Botanists have discovered in spider webs of the city its diversity in pollen species and fungal spores which could have a bearing on clinical management of allergies.
Researchers from the Department of Botany at University College of Science in Saifabad, a constituent institution of Osmania University, took a close look at spider webs woven in the college.
Samples collected were examined for known allergens and pollen. Researchers found the presence of both fungal spores and pollen known to cause allergies. The study published in the journal Bioinfolet is part of an ongoing work in Osmania University.
‘Natural air traps’
“Our aim is to determine pollen and fungal spore species in the atmosphere. Spider webs are natural air traps and thus we decided to sample them,” said Prof. H. Ramakrishna, Head of Botany Department, Osmania University, one of the authors.
Samples of spider webs from the college yielded 39 pollen grains predominantly of the species Peltophorum pterocarpum, Ageratum conyzoides, Tridax procumbens, Prosopis julifera, Cocos nucifera and Pithecolobium dulce. The fungal spores species found were Alternaria, Ascospores, Torula and Curvularia.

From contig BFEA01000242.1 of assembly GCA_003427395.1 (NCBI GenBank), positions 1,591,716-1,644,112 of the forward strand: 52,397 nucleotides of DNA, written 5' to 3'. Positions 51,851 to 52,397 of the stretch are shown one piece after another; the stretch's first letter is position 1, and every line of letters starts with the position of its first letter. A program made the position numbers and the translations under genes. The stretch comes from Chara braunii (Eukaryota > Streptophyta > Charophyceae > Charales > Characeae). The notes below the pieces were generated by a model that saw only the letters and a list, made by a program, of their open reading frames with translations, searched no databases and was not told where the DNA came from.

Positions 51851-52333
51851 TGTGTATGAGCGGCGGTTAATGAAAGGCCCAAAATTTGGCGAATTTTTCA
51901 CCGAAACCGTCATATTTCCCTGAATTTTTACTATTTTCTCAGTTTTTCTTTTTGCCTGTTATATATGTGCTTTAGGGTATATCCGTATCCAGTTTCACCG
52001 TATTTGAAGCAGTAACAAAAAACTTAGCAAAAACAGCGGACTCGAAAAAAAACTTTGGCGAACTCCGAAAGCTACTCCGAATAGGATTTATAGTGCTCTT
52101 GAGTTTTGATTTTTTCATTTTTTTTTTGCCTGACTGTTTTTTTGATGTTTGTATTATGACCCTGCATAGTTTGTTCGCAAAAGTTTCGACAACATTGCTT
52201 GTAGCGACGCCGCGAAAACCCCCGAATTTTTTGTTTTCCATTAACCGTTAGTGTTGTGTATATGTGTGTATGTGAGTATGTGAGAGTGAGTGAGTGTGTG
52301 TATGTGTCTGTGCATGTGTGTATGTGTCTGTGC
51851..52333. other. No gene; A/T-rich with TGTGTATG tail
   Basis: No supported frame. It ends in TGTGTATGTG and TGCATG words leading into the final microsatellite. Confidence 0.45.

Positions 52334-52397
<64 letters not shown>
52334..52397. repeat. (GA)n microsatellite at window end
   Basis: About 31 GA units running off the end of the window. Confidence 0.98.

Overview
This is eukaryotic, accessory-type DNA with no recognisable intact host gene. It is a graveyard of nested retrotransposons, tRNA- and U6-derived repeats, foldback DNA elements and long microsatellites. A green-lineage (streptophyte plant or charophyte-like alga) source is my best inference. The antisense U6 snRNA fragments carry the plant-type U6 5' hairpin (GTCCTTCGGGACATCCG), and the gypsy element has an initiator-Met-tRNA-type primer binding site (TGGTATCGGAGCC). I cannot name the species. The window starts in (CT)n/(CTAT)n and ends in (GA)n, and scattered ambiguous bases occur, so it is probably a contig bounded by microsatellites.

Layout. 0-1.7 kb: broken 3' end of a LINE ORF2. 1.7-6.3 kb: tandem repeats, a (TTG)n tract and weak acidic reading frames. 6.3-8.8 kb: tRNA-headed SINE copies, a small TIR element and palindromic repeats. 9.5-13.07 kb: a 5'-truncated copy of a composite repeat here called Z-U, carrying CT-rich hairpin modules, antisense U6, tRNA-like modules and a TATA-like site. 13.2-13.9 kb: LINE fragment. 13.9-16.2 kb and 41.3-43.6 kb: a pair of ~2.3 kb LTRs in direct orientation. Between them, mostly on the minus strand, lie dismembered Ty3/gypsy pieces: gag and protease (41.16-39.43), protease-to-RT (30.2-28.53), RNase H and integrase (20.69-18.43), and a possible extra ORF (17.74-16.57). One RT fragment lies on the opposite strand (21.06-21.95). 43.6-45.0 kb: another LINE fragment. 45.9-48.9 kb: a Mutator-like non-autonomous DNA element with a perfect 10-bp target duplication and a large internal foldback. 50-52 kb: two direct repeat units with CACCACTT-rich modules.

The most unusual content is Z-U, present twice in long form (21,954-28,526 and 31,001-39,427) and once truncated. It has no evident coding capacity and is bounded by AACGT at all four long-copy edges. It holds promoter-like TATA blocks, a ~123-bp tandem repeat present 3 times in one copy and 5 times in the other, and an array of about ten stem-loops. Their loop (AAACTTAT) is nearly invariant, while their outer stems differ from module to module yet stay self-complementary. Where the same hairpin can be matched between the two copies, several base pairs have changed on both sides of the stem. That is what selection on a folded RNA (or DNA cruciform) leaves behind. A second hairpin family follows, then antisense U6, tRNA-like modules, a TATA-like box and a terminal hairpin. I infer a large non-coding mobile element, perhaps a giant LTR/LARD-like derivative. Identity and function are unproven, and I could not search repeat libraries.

Allergies are reactions of the immune system in a number of ways to triggers called allergens.
Pollen allergy is common but not all plant species are allergic to every individual. Prof. Ramakrishna and his team are now working on correlating clinical allergies with plant species present in the area.
“From our work in other areas, we have seen that pollen and fungal spore species vary. We are now beginning to work with physicians to see if the species of pollen we find in traps of spider webs cause allergies in that area,” he said.
Pollen allergies most commonly manifest as rhinitis or inflammation in the nose, with related symptoms including congestion, sneezing and increase in nasal secretions, often mimicking symptoms of common cold.
Researchers found that hygiene levels in an area had a bearing on the quantum of fungal spores. Areas with higher hygiene levels had a lower spore count, Prof. Ramakrishna said.
By mapping various species of pollen and fungal spores to geography, researchers hope they can provide clinically meaningful information that can help in better management of allergies. For now, they suggest it is essential to clear spider webs as they tend to collect allergens.